A Library Primer (1899)/Chapter XXIII
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Chapter XXIII, Author numbers or book marks
|Chapter XXIV, Shelf list→|
The books in a given group or class should stand on the shelves in the alphabetical order of their authors' names, though this is not necessary in a small library. This result is best secured by adding to the class-mark of every book another mark, called an author-number or book-number or book-mark, made up of the first letter of the author's name and certain figures. Books bearing these author-numbers, if arranged first alphabetically by the letters, and then in the numerical order of the numbers following the letters, will always stand in the alphabetical order of the authors' names. Different books by the same author are distinguished from one another by adding other figures to the author-number, or by adding to the author-numbers the first letter of the title of each book.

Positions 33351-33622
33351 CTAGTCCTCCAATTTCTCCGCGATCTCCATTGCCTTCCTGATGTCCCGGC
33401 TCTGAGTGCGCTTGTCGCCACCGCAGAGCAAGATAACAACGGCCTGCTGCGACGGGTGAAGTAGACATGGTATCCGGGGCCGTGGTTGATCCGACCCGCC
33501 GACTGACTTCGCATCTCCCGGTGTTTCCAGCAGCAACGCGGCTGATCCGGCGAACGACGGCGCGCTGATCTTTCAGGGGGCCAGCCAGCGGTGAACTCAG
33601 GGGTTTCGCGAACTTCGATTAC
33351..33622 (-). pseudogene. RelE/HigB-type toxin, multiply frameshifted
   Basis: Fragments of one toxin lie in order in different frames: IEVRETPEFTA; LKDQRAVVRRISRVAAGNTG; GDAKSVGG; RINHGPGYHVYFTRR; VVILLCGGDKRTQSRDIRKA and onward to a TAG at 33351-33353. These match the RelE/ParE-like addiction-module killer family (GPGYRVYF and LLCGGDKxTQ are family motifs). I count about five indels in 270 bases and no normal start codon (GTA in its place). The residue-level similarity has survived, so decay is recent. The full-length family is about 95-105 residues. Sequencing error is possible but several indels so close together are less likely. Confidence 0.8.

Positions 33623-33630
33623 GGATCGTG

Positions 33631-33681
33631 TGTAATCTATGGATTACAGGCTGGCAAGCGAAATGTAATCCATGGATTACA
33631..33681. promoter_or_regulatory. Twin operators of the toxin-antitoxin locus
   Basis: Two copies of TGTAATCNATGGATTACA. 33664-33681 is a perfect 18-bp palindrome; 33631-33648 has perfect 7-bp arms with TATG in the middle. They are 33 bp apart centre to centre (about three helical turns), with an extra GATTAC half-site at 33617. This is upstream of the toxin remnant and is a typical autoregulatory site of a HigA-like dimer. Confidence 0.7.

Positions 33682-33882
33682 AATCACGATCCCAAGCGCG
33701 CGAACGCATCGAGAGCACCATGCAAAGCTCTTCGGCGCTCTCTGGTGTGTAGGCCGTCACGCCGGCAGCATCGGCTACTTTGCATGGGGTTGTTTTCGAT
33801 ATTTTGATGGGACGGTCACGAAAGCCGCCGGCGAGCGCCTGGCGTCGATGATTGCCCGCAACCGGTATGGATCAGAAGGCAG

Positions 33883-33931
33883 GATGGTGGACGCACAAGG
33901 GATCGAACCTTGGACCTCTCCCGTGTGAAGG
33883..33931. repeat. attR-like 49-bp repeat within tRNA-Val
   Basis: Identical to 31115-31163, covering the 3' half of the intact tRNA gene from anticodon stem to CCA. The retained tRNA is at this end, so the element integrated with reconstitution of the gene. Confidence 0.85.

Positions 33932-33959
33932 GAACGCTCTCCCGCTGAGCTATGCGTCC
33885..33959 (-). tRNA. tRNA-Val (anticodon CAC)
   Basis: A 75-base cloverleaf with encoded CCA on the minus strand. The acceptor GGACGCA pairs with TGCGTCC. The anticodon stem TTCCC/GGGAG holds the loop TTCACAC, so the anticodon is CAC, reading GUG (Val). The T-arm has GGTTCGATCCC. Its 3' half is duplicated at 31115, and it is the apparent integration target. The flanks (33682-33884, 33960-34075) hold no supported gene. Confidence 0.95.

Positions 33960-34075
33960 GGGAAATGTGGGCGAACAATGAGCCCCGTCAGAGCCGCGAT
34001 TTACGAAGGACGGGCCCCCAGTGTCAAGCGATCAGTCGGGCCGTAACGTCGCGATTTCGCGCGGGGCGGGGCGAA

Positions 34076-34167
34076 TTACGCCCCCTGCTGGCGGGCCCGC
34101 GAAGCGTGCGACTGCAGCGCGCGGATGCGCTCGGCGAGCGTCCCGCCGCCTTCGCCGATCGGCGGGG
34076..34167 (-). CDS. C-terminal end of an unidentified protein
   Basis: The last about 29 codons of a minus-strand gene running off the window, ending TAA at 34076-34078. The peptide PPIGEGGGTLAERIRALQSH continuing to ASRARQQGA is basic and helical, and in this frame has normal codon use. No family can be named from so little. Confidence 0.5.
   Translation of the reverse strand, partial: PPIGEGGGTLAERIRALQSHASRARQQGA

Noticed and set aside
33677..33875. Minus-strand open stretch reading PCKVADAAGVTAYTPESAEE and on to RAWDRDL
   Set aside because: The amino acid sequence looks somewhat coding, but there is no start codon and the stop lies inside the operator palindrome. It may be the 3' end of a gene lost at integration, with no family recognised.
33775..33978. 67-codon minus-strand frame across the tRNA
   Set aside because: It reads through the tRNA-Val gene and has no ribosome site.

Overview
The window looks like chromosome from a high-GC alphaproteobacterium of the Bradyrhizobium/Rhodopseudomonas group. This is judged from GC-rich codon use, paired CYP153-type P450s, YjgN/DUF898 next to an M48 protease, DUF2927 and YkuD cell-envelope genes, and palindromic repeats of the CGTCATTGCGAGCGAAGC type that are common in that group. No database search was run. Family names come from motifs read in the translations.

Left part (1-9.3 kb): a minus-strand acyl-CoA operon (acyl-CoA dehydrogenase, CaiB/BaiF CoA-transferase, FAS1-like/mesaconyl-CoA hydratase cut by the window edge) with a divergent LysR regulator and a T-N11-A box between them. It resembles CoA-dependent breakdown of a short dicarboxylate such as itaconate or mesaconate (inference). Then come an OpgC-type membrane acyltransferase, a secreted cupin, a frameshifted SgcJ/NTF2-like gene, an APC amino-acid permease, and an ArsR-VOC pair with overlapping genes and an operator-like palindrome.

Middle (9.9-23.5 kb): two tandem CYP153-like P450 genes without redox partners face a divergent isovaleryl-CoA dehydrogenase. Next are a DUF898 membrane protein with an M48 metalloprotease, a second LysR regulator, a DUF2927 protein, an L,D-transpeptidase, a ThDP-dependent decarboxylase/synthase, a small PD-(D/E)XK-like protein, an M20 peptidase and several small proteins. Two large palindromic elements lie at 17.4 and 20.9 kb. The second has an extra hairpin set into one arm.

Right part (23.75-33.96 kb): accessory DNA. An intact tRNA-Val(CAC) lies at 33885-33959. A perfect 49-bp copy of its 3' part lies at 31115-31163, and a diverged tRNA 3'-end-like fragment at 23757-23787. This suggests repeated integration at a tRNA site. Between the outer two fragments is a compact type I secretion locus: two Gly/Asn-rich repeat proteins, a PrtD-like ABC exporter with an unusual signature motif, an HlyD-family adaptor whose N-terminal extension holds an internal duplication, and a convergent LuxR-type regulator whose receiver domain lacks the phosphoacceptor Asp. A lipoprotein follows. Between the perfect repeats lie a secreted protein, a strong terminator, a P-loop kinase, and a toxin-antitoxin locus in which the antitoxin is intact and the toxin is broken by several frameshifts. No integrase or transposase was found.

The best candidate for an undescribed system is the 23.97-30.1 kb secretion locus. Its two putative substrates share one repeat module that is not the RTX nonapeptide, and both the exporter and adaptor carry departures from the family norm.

These book-marks cannot be chosen arbitrarily. They should be taken from the printed set of them worked out by Mr Cutter, and called the Cutter author-tables. (See Library Bureau catalog.)
In a very small library the books in a given class can be distinguished one from another by writing after the class-number of each book the number of that book in its class. If the class-mark of religion, for example, is 20, the books successively placed in that class will bear the numbers 20.1, 20.2, 20.3, etc.
Fiction should have author-numbers only. The absence of a class-number will sufficiently distinguish it from other classes.